There is a lot of food slang out there that is just straight-up cringey. For various reasons, from sexualizing food to misuse to being downright annoying, these slang food words need to go away.
I recently participated in a Reddit in r/Cooking and wow were there a lot of opinions on food slang that are widely disliked. That really made me think about the food slang I can't stand either. I agree with many of the sentiments that were shared by Redditors, so much so that I was inspired to write about all of the food slang we can stop using any day now.
Here’s a link to the original Reddit thread (which is a great read!): What cooking term or name do you just dislike for no reason?
Note: This article is meant to be humorous and IS incredibly sarcastic; that’s my sense of humor. Not everyone will agree with the slang that needs to cease being used and that’s fine. Enjoy.
Referring to Foods as “Crack”, like Crack Dip or Crack Pie
If you’re on Pinterest, you’ve seen this. Recipes with mouth-watering dips and desserts that are referred to as “crack”. This is essentially equating said foodstuff to being as good as or as addictive as crack, re: the addictive street drug. Besides the obvious cringe of comparing any food to a drug as addicting and life-damaging as crack, I seriously doubt the food bloggers who use this terminology have actually tried crack. I love bacon, like A LOT, but I’d never refer to candied bacon as candied bacon crack. I don't think you can become physically addicted to any one type of food. So let’s stop using it mmmKay?
Plus, are people actually searching for “crack pie” or “crack dip” on Google? From a practical blogging standpoint, I can’t imagine that it’s good for search engine optimization (SEO).
Referring to Foods as Sexy, Slutty, or Better Than Sex
Similar to using “crack” as a food descriptor, referring to foods as “sexy”, “slutty”, or “better than sex” needs to go. I don’t find food sexy, and I’d wager most people feel the same way. Not to kink shame or yuck someone else’s yum, but let’s stop pushing adjectives usually reserved for people onto food. I know we eat with our eyes first, and food can certainly be made to look appealing, but let’s keep the adjectives on the right side of the line and not sexualize our food.
Let’s face it, if your slutty brownies are better than sex, well, I think that says more about you than your baking ability.
Referring to Recipes as Dump, like Dump Cake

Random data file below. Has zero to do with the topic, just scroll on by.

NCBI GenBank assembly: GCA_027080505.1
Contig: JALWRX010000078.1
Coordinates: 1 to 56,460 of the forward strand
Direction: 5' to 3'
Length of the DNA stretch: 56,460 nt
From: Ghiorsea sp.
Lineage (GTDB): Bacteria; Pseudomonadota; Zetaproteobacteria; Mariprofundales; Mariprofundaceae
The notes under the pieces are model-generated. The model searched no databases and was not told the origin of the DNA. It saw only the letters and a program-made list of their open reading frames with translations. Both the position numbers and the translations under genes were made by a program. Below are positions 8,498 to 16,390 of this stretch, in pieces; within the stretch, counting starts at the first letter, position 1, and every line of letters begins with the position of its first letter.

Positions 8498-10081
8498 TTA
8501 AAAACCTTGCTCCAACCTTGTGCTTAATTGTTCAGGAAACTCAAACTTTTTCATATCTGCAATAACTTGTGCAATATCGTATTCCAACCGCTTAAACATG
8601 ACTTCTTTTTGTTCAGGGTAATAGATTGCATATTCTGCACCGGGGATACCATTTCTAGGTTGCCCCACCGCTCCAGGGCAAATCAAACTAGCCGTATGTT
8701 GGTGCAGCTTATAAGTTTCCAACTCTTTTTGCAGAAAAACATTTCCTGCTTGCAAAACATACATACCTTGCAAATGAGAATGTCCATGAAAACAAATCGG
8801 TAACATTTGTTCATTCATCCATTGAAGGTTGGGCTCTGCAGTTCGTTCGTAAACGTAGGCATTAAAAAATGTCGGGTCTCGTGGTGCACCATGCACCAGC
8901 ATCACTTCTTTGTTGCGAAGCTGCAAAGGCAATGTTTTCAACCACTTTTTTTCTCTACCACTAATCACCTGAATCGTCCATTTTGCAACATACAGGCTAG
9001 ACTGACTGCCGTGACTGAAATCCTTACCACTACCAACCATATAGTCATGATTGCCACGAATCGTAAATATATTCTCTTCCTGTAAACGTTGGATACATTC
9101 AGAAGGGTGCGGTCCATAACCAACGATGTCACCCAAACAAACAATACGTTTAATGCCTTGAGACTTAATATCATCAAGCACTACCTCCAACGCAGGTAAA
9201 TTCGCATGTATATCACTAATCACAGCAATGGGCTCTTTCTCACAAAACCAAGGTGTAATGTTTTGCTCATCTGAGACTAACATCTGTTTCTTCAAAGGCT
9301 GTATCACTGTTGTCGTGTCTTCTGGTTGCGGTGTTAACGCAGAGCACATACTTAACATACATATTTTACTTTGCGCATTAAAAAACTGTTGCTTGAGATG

Dump = poop. I understand that using “dump” to refer to a recipe is meant to communicate how easy it is to make - "simply dump the ingredients into your crockpot and that’s it!" - but, c’mon. Why can’t we use words like “easy” or “simple” instead of words that are associated with going to the bathroom?
Again, are people actually searching using this term? If so, please enlighten me.
Calling Sandwiches Sandos or Sammiches
Just, no. I’ll let Sammie (or Sammy) slide, but Sando and Sammiches both need to die in a fire. Why? They both use the same amount of syllables and therefore aren’t shortcuts when said out loud. Let’s be adults and call it a sandwich.
On second thought, quit calling it a Sammie/y too. That’s a name commonly used for a person, a name I don’t care to associate with eating a delicious sandwich. Sammy is my brother’s nickname.
Using Mouthfeel as a Food Descriptor
Especially when “creamy” precedes “mouthfeel”. I first came across mouthfeel as as a descriptor for describing craft beer, but it has crept over into describing food as well. Mouthfeel is about the physical sensations a food or drink creates in the mouth, and is not directly related to taste. So is there really any reason to use this terminology when describing a dish? There are less awkward ways to describe a food’s texture, if it's even really relevant to a recipe.
Using Unctuous as a Food Descriptor
Unctuous is as unpleasing a word as moist is. It’s not a word I hear and think “OOOO wow, that (food) MUST be amazing.” I get that unctuous has its place in the food world, but it’s overused, misused (as creamy, when in fact its correct usage is oily), and unpleasant sounding.
Calling Chicken Tenders Chicken Tendies
If you’re over the age of 10 and call chicken tenders, “tendies”, it’s just plain creepy. Like the sexualizing food trend, infantilizing food by using “cutesy” names has no place in the food world. Damn you Rachel Ray!
Please, please, please can we stop doing this? I just can't enjoy lunch when it consists of chicken tendies served with crack dip and followed with better than sex bars for dessert.
Marry Me Chicken
Or “marry me” anything. For me the phrase immediately makes me think of traditional (re: antiquated) gender roles. I picture a woman in the kitchen slaving over dinner night after night in hopes that preparing delicious food will convince her male suitor to marry her because of her incredible cooking prowess.
The phrase, “The way to a man’s heart is through his stomach” is SO annoying. Aren't men likewise offended by being equated to Neanderthals who only think about food (and slutty brownies)? Let’s quit perpetuating antiquated gender stereotypes.
Calling something “deconstructed” has lost all allure it (maybe) once had. It used to be a novel idea, now it is overused and misused so much that it just needs to go away. When I think of something as deconstructed, I immediately think of a competitor on a timed cooking show who royally messed up their dish, ran out of time, and had to call it deconstructed to try and save face.
Also, calling something deconstructed is such a missed opportunity to create a dish with a new name. Like, fine you can describe something as a sort of deconstructed dish, but why not make it your own?
That's my list; I'm sure there's more to be added to the Food Slang We Can Stop Using Any Day Now. What makes your list of offending food slang?